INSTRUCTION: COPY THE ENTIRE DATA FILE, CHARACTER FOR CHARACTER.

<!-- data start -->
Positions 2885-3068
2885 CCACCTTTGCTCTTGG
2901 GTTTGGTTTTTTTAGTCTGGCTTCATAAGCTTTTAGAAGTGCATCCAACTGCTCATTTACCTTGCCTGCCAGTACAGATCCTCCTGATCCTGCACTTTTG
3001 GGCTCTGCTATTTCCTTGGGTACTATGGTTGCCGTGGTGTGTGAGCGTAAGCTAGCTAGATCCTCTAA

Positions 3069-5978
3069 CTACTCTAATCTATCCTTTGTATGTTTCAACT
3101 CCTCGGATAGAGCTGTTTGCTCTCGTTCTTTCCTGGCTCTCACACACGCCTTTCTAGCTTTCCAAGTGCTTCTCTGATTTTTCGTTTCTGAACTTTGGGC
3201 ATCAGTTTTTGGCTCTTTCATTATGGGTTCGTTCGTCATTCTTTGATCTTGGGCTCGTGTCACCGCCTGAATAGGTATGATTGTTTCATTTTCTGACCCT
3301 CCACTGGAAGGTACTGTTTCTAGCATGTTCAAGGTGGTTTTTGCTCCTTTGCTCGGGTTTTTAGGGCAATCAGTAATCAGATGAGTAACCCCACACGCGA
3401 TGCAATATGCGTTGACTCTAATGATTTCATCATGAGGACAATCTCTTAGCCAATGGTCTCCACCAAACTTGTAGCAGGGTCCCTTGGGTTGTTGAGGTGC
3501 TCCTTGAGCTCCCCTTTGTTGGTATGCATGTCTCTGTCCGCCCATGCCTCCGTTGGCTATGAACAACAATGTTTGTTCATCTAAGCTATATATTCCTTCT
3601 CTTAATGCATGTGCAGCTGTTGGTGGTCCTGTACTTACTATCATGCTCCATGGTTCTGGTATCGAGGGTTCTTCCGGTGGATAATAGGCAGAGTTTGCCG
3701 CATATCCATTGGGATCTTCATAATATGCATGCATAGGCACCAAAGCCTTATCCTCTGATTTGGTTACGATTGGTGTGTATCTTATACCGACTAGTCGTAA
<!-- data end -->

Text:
Positions 2885-3068
2885 CCACCTTTGCTCTTGG
2901 GTTTGGTTTTTTTAGTCTGGCTTCATAAGCTTTTAGAAGTGCATCCAACTGCTCATTTACCTTGCCTGCCAGTACAGATCCTCCTGATCCTGCACTTTTG
3001 GGCTCTGCTATTTCCTTGGGTACTATGGTTGCCGTGGTGTGTGAGCGTAAGCTAGCTAGATCCTCTAA

Positions 3069-5978
3069 CTACTCTAATCTATCCTTTGTATGTTTCAACT
3101 CCTCGGATAGAGCTGTTTGCTCTCGTTCTTTCCTGGCTCTCACACACGCCTTTCTAGCTTTCCAAGTGCTTCTCTGATTTTTCGTTTCTGAACTTTGGGC
3201 ATCAGTTTTTGGCTCTTTCATTATGGGTTCGTTCGTCATTCTTTGATCTTGGGCTCGTGTCACCGCCTGAATAGGTATGATTGTTTCATTTTCTGACCCT
3301 CCACTGGAAGGTACTGTTTCTAGCATGTTCAAGGTGGTTTTTGCTCCTTTGCTCGGGTTTTTAGGGCAATCAGTAATCAGATGAGTAACCCCACACGCGA
3401 TGCAATATGCGTTGACTCTAATGATTTCATCATGAGGACAATCTCTTAGCCAATGGTCTCCACCAAACTTGTAGCAGGGTCCCTTGGGTTGTTGAGGTGC
3501 TCCTTGAGCTCCCCTTTGTTGGTATGCATGTCTCTGTCCGCCCATGCCTCCGTTGGCTATGAACAACAATGTTTGTTCATCTAAGCTATATATTCCTTCT
3601 CTTAATGCATGTGCAGCTGTTGGTGGTCCTGTACTTACTATCATGCTCCATGGTTCTGGTATCGAGGGTTCTTCCGGTGGATAATAGGCAGAGTTTGCCG
3701 CATATCCATTGGGATCTTCATAATATGCATGCATAGGCACCAAAGCCTTATCCTCTGATTTGGTTACGATTGGTGTGTATCTTATACCGACTAGTCGTAA